What do you think? Leave a respectful comment.

Millions of Mexicans vote in a violence-marred midterm election

Mexicans voted on Saturday in the nation’s largest election in history, which saw all 500 seats in the lower house of Congress, nearly half the state governorships and almost 20,000 local offices go to polls. The election is being seen as a referendum on President López Obrador, who critics fear will further centralize power and gain control of courts and regulatory agencies. NPR Correspondent Carrie Kahn joins for more.

Read the Full Transcript

  • Hari Sreenivasan:

    NPR international correspondent Carrie Kahn is in Mexico City and joined me for more on today's elections.

  • Carrie Kahn:

    There is a lot at stake just in the sheer number of the races that are taking place in Mexico at this time. There's nearly half of all the governorships in the state, in the country, there are more than 2,000 local elections and the entire lower house of the Congress, all seats are up. But what is not on the ballot is the president. But this has become a referendum on his very unique take here in Mexico. He self proclaimed himself as bringing forth transformation, a transformative government to Mexico. He swept into office in 2018 with just a landslide on this anti-corruption, anti waste, anti establishment platform. And that has a long tail to it. And we'll see how that works. Now he's halfway through, almost halfway through his six-year, one-time term. And so this has become a bit of a referendum on his rule here in Mexico and that platform.

  • Hari Sreenivasan:

    Similar to everywhere on the planet, the pandemic is an issue, or at least how you dealt with the pandemic. And one could argue that looking at Mexico's numbers right now and the actions they took in the beginning, it wasn't well handled. Are people thinking about that in terms of whether or not to give him more power?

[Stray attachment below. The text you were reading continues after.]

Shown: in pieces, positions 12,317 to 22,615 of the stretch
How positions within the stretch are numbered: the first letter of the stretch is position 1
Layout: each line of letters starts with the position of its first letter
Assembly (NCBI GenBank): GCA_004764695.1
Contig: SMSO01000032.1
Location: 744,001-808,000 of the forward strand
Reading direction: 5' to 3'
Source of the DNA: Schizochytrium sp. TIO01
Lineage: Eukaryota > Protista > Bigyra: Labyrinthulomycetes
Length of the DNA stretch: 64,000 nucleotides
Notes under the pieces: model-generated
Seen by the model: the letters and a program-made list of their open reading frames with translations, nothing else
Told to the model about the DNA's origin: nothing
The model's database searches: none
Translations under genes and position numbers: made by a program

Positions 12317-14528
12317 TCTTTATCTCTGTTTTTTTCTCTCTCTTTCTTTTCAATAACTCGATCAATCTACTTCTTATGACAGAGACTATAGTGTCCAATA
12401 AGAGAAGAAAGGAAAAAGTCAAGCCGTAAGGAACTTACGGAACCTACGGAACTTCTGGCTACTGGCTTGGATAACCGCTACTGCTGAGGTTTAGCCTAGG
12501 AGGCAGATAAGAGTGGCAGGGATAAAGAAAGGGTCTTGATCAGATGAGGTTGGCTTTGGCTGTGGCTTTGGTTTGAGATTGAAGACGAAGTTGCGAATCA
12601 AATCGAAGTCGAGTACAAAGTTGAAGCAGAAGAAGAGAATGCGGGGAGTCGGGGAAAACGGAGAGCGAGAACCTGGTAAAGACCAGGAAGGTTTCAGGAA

• Carrie Kahn:

    Surprisingly, it's not high on the list of voters issues that are taking him to the polls. It's more about his performance here when it comes to the economy and top on people's minds here is the security situation in Mexico. Homicides are at record levels. Organized crime is at record levels, and that's what's on a lot of people's minds. But you'd think the pandemic, Mexico is now fourth in the world with the largest number of COVID deaths, more than 300,000 tested, two hundred and forty-some thousand. So you think that would be top on the mind, but it really isn't. And some people have given the president, Andres Manuel Lopez Obrador, high marks for his handling, mostly because vaccines have been coming into the country. There have been some stalls and some problems not at the fault of the government, but about a quarter of all adults in the country now have at least one vaccine. He says he's going to vaccinate everyone over the age of 18 by the end of October. And our numbers have plummeted here so, recently, people are happy with his handling of it. In the beginning, not so much.

  • Hari Sreenivasan:

    You know, you mentioned violence and you've been reporting on how the violence from the cartels is also permeating into politics. Tell us about that.

  • Carrie Kahn:

    It has been a very violent election here in the lead up to it. Election season started last September. If you look at the numbers, more than 35 candidates have been killed and those are candidates. And if you expand that to a politician's aides and election workers, dozens of people have been killed in the run up to these elections. It is not the most bloodiest, but it is on track to be the second most bloodiest in a lot of those have been in smaller local elections, where local power struggles, where organized crime gangs, drug cartels and even political power feuds have been raging in those parts of the country. And it's just been devastating to the democratic process here in Mexico.

  • Hari Sreenivasan:

    So we've got the vice president scheduled to visit. How is Mexico going to receive this planning and receive this?

  • Carrie Kahn:

    Well, we'll have to see how the elections turned out, one analyst told me she might find him, the president, in a very good mood if he does well in the elections today, or she might find him in a very bad mood. But what we'll see in public will be about cooperation, resetting the Mexican-US relations. It's going to, publicly, it'll all go very well. The president, in the run up to her visit, has been very vocal about what he calls U.S. intervention in Mexico. He's very unhappy about a few issues, especially USAID funding of independent institutions here in Mexico, free speech journal, independent journalists sites. But that is unlikely, those issues are unlikely to come up, including what a lot of his opponents say here is his power grab, his attempts to bring a lot of those independent institutions under his wing now, we probably won't hear any of that it's all going to be about migration and resetting and the good relations between the U.S. and Mexico during her visit.

  • Hari Sreenivasan:

    Carrie Kahn, international correspondent for NPR, joining us from Mexico City. Thanks so much.

  • Carrie Kahn:

    You're welcome.

Listen to this Segment